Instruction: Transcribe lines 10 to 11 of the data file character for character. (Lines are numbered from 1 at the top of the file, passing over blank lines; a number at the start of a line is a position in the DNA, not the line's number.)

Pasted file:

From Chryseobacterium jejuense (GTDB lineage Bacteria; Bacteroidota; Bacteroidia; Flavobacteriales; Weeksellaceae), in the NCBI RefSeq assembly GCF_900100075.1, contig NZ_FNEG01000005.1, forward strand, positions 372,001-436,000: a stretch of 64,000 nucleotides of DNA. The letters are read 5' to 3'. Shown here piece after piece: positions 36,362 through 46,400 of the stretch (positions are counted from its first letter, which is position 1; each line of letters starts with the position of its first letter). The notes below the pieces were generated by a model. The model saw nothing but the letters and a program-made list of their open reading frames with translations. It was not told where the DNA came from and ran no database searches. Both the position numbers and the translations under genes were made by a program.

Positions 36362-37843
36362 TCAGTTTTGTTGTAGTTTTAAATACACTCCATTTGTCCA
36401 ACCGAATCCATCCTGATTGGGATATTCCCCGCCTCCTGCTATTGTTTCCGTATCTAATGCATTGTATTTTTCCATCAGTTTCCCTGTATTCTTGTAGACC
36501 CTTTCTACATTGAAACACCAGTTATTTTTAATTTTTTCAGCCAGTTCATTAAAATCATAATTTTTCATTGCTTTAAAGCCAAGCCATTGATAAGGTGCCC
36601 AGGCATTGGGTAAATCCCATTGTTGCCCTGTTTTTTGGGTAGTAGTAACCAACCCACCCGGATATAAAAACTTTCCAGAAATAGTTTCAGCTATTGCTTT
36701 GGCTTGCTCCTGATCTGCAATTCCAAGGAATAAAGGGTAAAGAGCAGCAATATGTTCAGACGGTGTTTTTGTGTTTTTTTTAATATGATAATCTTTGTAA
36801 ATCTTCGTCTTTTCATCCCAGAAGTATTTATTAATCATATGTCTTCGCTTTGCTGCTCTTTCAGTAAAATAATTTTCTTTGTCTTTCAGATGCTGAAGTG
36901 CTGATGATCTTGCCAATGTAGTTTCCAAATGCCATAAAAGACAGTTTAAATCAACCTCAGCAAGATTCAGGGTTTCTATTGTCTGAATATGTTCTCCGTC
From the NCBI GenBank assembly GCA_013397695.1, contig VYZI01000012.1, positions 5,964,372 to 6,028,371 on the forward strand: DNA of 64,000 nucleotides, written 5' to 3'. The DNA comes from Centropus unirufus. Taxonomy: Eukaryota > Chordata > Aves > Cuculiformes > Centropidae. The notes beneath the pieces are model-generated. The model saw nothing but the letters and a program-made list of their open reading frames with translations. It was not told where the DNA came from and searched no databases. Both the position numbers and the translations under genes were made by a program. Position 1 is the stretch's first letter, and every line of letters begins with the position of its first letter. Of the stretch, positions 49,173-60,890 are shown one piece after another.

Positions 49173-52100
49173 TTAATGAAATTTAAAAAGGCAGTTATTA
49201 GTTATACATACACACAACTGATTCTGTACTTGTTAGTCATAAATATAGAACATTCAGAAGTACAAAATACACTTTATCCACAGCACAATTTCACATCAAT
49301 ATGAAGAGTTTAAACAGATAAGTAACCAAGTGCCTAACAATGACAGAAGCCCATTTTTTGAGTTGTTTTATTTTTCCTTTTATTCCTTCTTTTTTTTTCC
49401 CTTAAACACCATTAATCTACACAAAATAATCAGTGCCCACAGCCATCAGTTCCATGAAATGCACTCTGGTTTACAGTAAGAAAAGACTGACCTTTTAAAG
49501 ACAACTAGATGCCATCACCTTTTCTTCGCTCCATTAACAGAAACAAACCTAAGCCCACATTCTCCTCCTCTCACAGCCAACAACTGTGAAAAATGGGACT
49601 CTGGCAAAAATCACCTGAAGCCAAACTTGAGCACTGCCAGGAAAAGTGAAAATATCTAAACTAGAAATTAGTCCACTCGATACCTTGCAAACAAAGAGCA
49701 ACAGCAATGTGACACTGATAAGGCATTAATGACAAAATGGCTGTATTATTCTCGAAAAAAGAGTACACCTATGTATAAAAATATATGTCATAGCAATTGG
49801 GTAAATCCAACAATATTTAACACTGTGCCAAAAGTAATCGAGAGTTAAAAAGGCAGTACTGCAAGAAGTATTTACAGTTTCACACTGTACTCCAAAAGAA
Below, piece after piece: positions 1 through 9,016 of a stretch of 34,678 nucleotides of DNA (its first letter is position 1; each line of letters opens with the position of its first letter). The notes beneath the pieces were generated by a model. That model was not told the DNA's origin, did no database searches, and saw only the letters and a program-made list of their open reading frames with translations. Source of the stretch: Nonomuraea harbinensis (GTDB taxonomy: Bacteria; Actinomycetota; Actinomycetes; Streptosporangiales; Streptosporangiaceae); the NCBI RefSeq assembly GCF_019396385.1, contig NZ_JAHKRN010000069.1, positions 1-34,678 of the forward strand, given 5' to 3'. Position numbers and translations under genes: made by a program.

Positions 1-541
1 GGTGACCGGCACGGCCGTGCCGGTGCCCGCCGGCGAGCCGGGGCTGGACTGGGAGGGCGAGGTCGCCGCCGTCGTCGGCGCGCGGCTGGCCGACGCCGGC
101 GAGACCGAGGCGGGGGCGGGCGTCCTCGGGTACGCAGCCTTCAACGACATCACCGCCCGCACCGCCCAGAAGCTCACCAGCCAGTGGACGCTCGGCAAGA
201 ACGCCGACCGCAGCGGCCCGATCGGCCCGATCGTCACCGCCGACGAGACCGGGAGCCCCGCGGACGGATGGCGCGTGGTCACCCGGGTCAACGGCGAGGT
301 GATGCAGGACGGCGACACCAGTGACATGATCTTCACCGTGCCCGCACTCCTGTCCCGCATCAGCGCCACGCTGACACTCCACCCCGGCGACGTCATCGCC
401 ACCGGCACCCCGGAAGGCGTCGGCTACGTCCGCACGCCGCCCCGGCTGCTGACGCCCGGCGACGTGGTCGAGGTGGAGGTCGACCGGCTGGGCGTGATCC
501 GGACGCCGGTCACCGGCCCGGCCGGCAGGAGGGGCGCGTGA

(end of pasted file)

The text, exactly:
From the NCBI GenBank assembly GCA_013397695.1, contig VYZI01000012.1, positions 5,964,372 to 6,028,371 on the forward strand: DNA of 64,000 nucleotides, written 5' to 3'. The DNA comes from Centropus unirufus. Taxonomy: Eukaryota > Chordata > Aves > Cuculiformes > Centropidae. The notes beneath the pieces are model-generated. The model saw nothing but the letters and a program-made list of their open reading frames with translations. It was not told where the DNA came from and searched no databases. Both the position numbers and the translations under genes were made by a program. Position 1 is the stretch's first letter, and every line of letters begins with the position of its first letter. Of the stretch, positions 49,173-60,890 are shown one piece after another.

Positions 49173-52100